uu.seUppsala University Publications
Change search
ReferencesLink to record
Permanent link

Direct link
Reflective Functioning, Affect Consciousness, and Mindfulness: Are These Different Functions?
Uppsala University, Disciplinary Domain of Medicine and Pharmacy, Medicinska och farmaceutiska vetenskapsområdet, centrumbildningar mm, Centrum för klinisk forskning i Sörmland (CKFD).
Show others and affiliations
2014 (English)In: Psychoanalytic psychology, ISSN 0736-9735, E-ISSN 1939-1331, Vol. 31, no 1, 26-40 p.Article in journal (Refereed) Published
Abstract [en]

Concepts of mentalization, affect consciousness, and mindfulness have been increasingly emphasized as crucial in psychotherapy of diverse orientations. Different measures have been developed that purportedly measure these concepts, but little is known about their interrelationships. We discuss conceptual overlaps and distinctions between these three concepts, and present results from a preliminary empirical study comparing their measures. To study the relationships between these concepts, data from a group of psychotherapy students (N = 46) was used. Mentalization operationalized as Reflective Functioning (RF) was rated on transcripts of a brief version of the Adult Attachment Interview; the Five Facet Mindfulness Questionnaire (FFMQ) was used to measure mindfulness; and the Affect Consciousness Interview-Self/Other version (ACI-S/O) to measure affect consciousness. There was a small but statistically significant relationship between RF and FFMQ, but surprisingly no relationship between AC-S/O and RF or FFMQ. A post hoc analysis showed a relationship between consciousness of others' affects and a reduced version of the RF scale. Results confirm that mentalization and mindfulness share some common variance, but contrary to expectations, affect consciousness seems to be more different from RF and mindfulness than expected. A possible explanation for the counterintuitive finding of no relationship between RF and affect consciousness is that the high end of the affect consciousness scale measures a mature capacity for mentalized affectivity, while RF is largely a buffer against trauma and adversity. Low or absent findings for the FFMQ are explained more in terms of different methods variance.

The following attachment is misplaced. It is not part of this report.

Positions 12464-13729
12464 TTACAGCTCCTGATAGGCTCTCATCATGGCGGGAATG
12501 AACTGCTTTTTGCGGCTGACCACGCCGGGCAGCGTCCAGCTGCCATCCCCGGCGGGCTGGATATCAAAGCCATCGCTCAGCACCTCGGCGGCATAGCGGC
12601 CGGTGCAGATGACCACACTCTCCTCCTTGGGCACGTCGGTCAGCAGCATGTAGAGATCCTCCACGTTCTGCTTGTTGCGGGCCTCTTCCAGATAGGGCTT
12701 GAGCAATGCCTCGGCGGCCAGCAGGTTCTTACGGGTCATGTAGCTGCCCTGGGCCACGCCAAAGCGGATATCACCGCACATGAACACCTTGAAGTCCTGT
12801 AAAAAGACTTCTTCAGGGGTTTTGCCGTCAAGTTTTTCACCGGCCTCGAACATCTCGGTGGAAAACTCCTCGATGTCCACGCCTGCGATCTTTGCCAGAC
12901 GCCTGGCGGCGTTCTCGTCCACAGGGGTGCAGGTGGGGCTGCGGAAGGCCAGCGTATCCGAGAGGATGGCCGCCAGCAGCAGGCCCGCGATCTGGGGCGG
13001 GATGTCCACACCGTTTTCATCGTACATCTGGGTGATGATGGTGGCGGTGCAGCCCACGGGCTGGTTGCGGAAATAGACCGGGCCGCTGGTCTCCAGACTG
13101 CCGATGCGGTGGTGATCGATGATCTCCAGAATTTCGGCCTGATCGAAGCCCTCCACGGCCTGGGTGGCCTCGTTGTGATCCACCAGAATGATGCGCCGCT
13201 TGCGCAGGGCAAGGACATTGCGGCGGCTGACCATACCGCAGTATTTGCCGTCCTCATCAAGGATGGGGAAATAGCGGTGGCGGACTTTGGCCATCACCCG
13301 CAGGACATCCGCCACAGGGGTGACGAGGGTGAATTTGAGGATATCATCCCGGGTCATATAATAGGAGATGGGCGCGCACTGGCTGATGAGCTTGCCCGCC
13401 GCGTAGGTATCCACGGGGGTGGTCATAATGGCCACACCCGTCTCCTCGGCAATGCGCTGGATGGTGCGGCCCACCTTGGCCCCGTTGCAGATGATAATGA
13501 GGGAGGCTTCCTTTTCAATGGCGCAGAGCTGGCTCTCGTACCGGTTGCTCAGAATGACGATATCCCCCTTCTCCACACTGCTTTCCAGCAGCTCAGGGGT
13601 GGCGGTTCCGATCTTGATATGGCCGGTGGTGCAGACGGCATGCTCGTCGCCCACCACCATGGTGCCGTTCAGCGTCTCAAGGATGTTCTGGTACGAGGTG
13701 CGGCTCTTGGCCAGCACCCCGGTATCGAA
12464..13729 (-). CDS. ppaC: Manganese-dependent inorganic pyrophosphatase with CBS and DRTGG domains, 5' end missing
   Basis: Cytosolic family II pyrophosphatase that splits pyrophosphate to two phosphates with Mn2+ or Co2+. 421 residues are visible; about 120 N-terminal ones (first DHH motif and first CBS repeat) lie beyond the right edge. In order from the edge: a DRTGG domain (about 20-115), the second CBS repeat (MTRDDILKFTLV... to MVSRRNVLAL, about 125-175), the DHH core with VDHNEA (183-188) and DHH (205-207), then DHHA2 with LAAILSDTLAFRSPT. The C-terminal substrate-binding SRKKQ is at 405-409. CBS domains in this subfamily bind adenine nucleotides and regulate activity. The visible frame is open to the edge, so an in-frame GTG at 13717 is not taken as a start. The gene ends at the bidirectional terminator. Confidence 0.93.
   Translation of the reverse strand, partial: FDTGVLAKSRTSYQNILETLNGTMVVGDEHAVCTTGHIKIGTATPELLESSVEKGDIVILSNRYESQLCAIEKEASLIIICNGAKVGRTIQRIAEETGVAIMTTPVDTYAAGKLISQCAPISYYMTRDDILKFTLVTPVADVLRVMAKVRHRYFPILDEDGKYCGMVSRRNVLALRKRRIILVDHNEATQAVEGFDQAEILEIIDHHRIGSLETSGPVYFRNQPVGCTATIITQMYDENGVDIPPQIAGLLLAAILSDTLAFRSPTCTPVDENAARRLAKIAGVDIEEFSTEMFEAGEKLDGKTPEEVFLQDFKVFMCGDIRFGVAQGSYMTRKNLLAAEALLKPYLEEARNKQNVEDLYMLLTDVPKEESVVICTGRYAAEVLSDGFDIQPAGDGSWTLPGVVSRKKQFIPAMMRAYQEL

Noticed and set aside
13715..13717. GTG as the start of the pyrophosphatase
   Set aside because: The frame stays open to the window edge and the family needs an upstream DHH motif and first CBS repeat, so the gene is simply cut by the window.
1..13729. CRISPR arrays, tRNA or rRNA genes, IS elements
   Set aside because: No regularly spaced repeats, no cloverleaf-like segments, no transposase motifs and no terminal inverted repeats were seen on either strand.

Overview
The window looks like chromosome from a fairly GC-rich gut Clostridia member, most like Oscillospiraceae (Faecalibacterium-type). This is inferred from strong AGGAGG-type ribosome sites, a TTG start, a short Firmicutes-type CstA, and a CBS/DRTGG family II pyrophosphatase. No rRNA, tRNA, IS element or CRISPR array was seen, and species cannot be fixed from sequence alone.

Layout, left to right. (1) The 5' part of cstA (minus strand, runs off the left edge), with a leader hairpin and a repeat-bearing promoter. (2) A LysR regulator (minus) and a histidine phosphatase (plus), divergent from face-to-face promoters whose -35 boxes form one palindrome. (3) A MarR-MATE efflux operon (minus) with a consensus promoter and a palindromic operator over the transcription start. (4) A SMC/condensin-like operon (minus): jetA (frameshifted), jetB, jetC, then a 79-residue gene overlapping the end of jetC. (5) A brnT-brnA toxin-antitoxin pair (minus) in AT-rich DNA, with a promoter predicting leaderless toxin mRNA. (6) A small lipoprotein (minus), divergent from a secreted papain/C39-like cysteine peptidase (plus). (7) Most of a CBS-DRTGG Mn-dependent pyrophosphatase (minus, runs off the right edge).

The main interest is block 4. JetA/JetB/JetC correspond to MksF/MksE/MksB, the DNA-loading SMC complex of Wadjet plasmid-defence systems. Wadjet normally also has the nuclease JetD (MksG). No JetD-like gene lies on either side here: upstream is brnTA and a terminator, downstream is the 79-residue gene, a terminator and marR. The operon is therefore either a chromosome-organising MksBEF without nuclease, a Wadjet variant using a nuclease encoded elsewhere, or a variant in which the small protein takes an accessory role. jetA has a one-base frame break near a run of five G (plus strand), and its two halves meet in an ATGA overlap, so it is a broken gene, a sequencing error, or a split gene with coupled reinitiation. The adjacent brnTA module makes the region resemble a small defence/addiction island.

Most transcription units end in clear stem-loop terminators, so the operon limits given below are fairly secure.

Place, publisher, year, edition, pages
2014. Vol. 31, no 1, 26-40 p.
Keyword [en]
mentalization, reflective functioning, affect consciousness, affect integration, mentalized affectivity, mindfulness
National Category
Medical and Health Sciences
URN: urn:nbn:se:uu:diva-221734DOI: 10.1037/a0034049ISI: 000331876500003OAI: oai:DiVA.org:uu-221734DiVA: diva2:710141
Available from: 2014-04-04 Created: 2014-04-03 Last updated: 2014-04-04Bibliographically approved

Open Access in DiVA

No full text

Other links

Publisher's full text
By organisation
Centrum för klinisk forskning i Sörmland (CKFD)
In the same journal
Psychoanalytic psychology
Medical and Health Sciences

Search outside of DiVA

GoogleGoogle Scholar
The number of downloads is the sum of all downloads of full texts. It may include eg previous versions that are now no longer available

Altmetric score

Total: 193 hits
ReferencesLink to record
Permanent link

Direct link